February 20, 2019 feature
Observing matter-wave diffraction from a periodic array of half planes
Researchers at Ulsan National Institute of Science and Technology (UNIST), in Korea, and Fritz-Haber-Institut der Max-Planck-Gesellschaft, in Germany, have recently conducted a study investigating matter-wave diffraction from a periodic array of half planes. Their paper, published on Physical Review Letters (PRL), reports on the reflection and diffraction of He and D2 beams from square-wave gratings of a 400−μm period and strip widths ranging from 10 to 200 μm at grazing-incidence conditions.
"Our experiment is based on the wave–particle duality, which is a basic concept in quantum mechanics," Wieland Schöllkopf, one of the researchers who carried out the study, told Phys.org. "The idea that microscopic particles such as electrons, neutrons, atoms or even molecules exhibit wave-like behavior dates back to the 1920s, when Louis de Broglie introduced the particle wavelength, which today is referred to as the 'de Broglie wavelength.'"
Since de Broglie first developed his theory, researchers have carried out numerous experiments observing diffraction and interference, two wave phenomena that cannot be explained in a particle picture. The main aim of the study carried out by Schöllkopf and his colleagues was to investigate novel matter-wave diffraction methods that allow for coherent manipulation of atomic and molecular beams.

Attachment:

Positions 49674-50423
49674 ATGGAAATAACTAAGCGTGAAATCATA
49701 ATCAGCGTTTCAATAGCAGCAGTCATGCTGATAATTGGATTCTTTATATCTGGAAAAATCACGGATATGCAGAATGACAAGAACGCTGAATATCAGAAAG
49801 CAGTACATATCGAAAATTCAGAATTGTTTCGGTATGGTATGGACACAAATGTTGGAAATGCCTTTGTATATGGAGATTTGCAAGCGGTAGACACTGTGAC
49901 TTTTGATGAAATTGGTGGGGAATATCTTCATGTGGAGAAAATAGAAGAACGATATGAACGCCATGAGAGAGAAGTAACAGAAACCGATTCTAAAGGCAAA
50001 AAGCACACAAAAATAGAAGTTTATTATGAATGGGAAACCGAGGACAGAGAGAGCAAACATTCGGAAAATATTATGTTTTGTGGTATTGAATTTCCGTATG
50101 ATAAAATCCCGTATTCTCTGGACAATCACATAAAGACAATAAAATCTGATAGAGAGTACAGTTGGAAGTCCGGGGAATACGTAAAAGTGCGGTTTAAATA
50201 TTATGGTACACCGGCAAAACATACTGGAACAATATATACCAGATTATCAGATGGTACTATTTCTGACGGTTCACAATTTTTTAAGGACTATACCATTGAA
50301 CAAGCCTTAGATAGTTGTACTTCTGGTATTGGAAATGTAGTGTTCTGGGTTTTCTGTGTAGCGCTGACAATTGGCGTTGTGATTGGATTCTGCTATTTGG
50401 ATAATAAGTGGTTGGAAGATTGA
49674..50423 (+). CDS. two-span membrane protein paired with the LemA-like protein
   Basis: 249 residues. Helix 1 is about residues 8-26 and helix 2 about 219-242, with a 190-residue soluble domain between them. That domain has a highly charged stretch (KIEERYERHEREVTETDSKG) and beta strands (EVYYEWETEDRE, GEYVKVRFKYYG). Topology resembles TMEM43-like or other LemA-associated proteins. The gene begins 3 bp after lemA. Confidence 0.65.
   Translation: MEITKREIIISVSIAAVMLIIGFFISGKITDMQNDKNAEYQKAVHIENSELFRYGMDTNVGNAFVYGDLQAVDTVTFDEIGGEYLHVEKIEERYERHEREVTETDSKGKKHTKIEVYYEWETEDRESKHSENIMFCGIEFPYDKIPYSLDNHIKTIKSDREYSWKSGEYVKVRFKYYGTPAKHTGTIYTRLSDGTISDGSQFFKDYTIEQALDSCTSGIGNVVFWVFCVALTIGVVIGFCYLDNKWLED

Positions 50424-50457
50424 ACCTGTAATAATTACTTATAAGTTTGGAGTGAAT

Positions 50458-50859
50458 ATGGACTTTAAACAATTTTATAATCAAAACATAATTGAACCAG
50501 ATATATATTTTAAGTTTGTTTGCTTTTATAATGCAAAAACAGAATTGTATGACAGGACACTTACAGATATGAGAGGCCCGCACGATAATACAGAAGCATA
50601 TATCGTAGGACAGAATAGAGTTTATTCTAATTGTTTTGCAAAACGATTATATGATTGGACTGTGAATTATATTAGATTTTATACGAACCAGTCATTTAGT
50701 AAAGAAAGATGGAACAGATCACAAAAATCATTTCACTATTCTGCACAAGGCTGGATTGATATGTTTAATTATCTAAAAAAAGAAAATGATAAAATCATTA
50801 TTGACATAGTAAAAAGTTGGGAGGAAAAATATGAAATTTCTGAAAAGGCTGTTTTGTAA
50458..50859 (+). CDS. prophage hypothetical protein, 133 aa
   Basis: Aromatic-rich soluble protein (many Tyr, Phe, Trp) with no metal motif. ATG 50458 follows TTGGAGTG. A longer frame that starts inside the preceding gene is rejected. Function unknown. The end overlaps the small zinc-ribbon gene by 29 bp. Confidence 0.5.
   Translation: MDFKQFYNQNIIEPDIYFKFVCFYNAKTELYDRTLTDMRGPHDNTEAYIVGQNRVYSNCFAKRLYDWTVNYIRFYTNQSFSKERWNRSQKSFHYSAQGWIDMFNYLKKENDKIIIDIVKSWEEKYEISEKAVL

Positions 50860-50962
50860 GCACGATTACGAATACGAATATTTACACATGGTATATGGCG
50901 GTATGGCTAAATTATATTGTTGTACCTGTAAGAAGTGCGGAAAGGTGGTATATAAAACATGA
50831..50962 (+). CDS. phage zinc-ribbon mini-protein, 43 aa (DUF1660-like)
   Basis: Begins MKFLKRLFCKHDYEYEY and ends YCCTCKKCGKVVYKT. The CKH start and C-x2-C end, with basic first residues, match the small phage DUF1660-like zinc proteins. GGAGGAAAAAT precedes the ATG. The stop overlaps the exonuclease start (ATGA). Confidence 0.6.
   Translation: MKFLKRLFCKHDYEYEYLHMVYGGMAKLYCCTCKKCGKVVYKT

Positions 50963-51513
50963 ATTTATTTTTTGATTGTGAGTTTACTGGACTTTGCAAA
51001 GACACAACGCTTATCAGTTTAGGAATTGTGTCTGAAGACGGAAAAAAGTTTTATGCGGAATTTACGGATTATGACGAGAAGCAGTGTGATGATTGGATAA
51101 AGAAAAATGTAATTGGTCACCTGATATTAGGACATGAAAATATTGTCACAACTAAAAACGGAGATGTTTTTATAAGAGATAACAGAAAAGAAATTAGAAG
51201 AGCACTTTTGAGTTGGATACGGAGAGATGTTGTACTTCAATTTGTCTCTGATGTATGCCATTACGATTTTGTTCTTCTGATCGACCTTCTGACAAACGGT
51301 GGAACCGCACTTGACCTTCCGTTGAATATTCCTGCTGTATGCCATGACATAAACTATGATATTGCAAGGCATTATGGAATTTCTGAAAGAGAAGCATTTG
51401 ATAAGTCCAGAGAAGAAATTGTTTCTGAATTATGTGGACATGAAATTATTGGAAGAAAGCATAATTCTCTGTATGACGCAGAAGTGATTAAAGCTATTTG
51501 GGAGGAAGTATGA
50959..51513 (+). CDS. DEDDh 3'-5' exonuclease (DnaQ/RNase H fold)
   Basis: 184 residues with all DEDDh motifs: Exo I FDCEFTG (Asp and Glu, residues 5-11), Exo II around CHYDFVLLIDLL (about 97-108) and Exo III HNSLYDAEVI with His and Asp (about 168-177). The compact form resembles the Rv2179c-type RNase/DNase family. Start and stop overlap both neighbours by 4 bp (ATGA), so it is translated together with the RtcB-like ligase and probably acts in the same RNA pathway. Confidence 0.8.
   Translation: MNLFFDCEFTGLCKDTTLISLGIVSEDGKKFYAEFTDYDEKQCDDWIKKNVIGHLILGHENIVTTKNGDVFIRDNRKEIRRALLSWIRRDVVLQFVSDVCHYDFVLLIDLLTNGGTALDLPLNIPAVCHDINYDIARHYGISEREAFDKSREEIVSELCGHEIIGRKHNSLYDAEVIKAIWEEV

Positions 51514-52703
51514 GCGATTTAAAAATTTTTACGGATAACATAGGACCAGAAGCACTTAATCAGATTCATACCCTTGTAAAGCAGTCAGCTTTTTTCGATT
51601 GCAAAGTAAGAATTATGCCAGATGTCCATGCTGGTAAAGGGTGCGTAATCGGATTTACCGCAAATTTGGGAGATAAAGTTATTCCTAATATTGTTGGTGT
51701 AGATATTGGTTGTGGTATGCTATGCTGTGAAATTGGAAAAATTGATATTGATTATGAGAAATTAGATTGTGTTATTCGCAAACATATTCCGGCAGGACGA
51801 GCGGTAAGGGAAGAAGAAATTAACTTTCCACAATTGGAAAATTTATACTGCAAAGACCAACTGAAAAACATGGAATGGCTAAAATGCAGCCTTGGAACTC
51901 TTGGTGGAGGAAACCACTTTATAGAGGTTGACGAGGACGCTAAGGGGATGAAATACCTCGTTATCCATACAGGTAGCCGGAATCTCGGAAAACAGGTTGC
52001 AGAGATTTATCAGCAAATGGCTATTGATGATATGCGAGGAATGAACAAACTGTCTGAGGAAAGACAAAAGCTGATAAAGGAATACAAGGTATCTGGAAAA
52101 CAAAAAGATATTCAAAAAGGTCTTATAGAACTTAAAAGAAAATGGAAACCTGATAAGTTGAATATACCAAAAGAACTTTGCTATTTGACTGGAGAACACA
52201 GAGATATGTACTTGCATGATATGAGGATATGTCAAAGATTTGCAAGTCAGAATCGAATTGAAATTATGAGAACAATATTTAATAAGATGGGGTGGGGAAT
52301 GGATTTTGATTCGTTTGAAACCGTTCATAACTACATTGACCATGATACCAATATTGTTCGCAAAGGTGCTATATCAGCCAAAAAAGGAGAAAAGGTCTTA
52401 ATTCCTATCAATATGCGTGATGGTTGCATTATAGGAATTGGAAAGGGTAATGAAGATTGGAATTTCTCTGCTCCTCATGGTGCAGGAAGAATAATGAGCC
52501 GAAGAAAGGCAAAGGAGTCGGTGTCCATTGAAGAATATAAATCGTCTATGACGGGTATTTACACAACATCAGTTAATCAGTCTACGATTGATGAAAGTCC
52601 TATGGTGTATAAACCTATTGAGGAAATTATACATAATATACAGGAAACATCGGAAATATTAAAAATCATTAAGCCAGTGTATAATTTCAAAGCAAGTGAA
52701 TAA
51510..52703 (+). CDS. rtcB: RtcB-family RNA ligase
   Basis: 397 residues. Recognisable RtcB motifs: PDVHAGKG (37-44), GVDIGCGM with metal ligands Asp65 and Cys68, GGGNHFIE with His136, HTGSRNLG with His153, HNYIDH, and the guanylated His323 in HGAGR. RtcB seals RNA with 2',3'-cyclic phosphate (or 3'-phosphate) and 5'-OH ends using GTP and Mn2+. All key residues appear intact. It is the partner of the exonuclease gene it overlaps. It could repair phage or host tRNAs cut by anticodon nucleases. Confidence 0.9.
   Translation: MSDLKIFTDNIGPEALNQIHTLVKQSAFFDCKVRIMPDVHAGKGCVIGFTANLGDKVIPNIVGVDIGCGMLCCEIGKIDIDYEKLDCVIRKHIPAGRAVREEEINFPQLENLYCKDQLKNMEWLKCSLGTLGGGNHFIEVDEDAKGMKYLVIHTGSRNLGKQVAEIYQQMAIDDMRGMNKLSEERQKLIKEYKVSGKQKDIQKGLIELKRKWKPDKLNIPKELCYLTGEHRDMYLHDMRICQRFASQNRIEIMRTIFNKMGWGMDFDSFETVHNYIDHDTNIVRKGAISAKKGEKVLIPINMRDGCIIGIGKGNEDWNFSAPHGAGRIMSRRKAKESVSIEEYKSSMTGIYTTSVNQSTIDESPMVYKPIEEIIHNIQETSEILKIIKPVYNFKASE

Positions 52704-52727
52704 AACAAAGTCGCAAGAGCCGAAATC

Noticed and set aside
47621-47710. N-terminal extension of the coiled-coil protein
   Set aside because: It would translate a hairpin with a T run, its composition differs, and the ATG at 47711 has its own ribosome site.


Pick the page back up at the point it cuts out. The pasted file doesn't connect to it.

"We observed diffraction of He atoms and D2 molecules scattering off from a grating structure," Schöllkopf explained. "The latter is formed by a periodic array of polymer film structured on a gold-coated glass substrate. A variety of grating structures, all with identical period, but differing in the width of the polymer stripes, were made at UNIST in Ulsan, Korea. These gratings were used in the diffraction apparatus at the Fritz-Haber-Institut in Berlin, Germany."
The apparatus at the Fritz-Haber-Institut allowed the researchers to generate an intense beam of He or D2 with extremely narrow angular divergence. The generated beam is incident to the grating under grazing conditions, hence, the particles' velocity component perpendicular to the grating surface is very small.
"In previous experiments carried out at our lab, we have observed coherent reflection and diffraction from a grating structure under grazing incidence conditions," Schöllkopf said. "This was attributed to 'quantum reflection,' which is a reflection mechanism different from classical reflection."
In classical reflection, as atoms or molecules approach a surface, they are affected by the atom-surface van der Waals force. This force leads to an acceleration towards the surface, with the particle ultimately bouncing off from the surface. On the other hand, in quantum reflection, the atoms or molecules already bounce back from the region in space dominated by the van der Waals force.
"This counter-intuitive quantum effect of attractive forces, effectively resulting in recoil of the particle, can only be observed if the incident velocity in the direction perpendicular to the surface is very small," Schöllkopf explained. "This is why, in our experiment, we can only observe quantum reflection at near grazing incidence conditions."